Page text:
Bohol lawyer suspended for abandoning client’s case, causing dismissal
The Supreme Court (SC) has suspended abogado J. Albert Tinampay from practicing law for one year because he never disclosed that he was representing his client, causing the latter to be declared in default and lose the case in 2000.
In a recent 11-page decision, the SC 2nd Division also ordered Tinampay to return the amounts of P121,000 and $950 to complainant Victoria Sousa.
The SC found Tinampay guilty of violating Canons 17 and 18 and Rules 18.03 and 18.04 of the Code of Professional Responsibility (CPR). It warned that failure to comply would be dealt with more severely.
Sousa alleged that during the pre-trial of her case for annulment of sale before the Tagbilaran City Regional Trial Court (RTC), Tinampay remained silent and did not submit any notice for his substitution as her new counsel.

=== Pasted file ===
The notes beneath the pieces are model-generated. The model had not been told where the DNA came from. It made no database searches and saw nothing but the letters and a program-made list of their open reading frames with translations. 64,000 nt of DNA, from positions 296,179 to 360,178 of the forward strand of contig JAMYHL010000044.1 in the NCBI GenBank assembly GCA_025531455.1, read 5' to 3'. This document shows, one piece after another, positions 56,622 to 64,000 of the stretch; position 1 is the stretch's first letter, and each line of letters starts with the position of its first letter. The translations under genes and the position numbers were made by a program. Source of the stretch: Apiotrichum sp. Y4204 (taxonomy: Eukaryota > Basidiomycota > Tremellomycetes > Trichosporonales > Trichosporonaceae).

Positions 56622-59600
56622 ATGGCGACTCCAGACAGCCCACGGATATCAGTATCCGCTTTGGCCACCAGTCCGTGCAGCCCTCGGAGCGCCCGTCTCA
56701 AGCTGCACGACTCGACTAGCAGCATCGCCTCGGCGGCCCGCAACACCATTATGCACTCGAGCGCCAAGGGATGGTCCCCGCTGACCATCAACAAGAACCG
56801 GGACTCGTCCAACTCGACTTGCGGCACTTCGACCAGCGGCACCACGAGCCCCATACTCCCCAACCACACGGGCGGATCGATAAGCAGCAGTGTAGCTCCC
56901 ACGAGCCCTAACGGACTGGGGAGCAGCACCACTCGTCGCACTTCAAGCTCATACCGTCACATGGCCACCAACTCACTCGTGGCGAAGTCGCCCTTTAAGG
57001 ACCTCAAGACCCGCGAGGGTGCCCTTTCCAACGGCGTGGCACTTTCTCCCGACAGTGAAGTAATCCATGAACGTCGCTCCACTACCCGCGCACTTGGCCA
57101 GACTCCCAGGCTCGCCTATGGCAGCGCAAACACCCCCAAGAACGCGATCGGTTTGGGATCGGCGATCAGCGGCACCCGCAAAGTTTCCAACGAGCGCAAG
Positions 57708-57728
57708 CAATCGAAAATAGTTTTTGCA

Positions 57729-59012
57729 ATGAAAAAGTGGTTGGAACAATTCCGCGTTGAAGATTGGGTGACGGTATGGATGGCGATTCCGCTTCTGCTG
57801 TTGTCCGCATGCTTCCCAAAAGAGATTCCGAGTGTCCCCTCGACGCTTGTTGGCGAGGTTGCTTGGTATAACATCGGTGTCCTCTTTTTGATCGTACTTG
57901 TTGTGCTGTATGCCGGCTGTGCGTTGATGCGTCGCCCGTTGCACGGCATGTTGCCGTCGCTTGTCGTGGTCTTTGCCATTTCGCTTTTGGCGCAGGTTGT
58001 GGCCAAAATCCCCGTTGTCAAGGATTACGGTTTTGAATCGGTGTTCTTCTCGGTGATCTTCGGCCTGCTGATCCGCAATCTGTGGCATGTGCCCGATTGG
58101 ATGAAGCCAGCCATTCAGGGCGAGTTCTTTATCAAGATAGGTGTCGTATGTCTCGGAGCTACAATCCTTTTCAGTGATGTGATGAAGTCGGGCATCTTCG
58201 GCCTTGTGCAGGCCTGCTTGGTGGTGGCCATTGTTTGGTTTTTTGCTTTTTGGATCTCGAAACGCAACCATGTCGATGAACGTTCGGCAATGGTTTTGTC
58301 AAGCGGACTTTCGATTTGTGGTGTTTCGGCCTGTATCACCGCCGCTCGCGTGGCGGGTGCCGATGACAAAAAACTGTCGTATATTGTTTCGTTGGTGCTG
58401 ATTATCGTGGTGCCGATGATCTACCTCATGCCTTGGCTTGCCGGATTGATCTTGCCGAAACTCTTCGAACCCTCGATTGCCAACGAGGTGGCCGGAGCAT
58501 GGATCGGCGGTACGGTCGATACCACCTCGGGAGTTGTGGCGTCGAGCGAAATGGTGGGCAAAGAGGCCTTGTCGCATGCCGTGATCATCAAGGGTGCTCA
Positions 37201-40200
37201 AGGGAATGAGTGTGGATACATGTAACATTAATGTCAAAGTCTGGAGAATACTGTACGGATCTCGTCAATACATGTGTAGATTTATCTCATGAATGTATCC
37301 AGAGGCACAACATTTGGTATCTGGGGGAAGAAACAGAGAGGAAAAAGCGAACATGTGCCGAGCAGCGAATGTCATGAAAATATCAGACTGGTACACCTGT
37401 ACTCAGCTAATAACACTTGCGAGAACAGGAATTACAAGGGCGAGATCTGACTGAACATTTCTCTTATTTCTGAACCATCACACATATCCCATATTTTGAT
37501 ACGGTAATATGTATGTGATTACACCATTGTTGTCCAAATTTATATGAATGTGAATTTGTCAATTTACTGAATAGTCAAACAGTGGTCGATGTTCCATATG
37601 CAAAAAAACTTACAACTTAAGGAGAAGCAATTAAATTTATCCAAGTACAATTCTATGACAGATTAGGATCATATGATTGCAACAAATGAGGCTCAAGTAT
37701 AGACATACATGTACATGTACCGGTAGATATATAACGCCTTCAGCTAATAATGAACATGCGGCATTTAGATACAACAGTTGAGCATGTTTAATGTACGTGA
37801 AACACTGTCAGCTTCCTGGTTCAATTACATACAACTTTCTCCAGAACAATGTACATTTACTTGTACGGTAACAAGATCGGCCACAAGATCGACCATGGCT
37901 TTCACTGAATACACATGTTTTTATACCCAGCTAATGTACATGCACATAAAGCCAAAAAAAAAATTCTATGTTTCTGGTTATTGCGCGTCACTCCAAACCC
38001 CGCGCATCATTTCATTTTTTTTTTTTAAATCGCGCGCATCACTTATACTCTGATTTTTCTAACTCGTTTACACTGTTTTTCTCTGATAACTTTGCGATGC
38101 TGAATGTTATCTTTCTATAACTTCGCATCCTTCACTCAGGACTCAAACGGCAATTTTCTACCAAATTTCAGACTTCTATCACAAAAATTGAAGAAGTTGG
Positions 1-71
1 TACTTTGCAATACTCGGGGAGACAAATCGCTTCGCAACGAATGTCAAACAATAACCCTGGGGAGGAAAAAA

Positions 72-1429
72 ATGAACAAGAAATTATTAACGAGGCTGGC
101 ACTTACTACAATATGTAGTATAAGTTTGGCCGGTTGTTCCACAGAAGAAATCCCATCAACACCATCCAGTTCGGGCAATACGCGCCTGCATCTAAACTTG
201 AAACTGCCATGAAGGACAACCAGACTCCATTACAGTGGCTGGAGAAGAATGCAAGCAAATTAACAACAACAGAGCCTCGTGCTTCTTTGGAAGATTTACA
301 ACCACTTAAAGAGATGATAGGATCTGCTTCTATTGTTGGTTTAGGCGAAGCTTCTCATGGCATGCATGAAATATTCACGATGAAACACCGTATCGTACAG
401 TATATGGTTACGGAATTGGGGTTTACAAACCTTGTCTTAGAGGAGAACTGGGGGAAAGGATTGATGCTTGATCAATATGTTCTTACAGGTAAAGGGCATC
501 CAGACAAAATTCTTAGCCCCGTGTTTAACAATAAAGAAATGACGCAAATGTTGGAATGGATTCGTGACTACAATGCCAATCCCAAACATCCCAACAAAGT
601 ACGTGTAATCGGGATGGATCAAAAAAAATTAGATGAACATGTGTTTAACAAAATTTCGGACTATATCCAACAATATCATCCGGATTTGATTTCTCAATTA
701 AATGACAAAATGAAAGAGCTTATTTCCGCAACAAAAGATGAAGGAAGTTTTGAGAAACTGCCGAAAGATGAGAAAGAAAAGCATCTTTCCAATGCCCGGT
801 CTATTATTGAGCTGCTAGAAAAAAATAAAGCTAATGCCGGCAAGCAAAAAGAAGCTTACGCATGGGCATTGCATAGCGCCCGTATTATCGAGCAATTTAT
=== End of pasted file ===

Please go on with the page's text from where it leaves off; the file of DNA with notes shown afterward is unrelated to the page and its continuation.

Thus, Sousa and her former counsel were declared in default, leading to the dismissal of the case. Yet, Tinampay allegedly continued to accept payment.
Tinampay argued that he was never Sousa’s attorney and Teofisto Cabilan remained to be her counsel of record. He said there was no retainer agreement, although he admitted that he billed Sousa P41,500 as referral fee.
The SC, however, said Tinampay’s claim was belied by the special power of attorney (SPA) executed by Sousa on January 13, 2000, which appointed him to “appear for and in my in all stages all cases [sic] filed for or against me.”
It noted that Tinampay’s inaction was worsened by his failure to inform Sousa so that proper action could be taken to reverse the default order.
“Respondent’s neglect of the legal matter entrusted to him constitutes flagrant violations of the tenets of the CPR. It constitutes inexcusable negligence for which he must be held administratively liable,” read the decision penned by Associate Justice Henri Jean Paul Inting.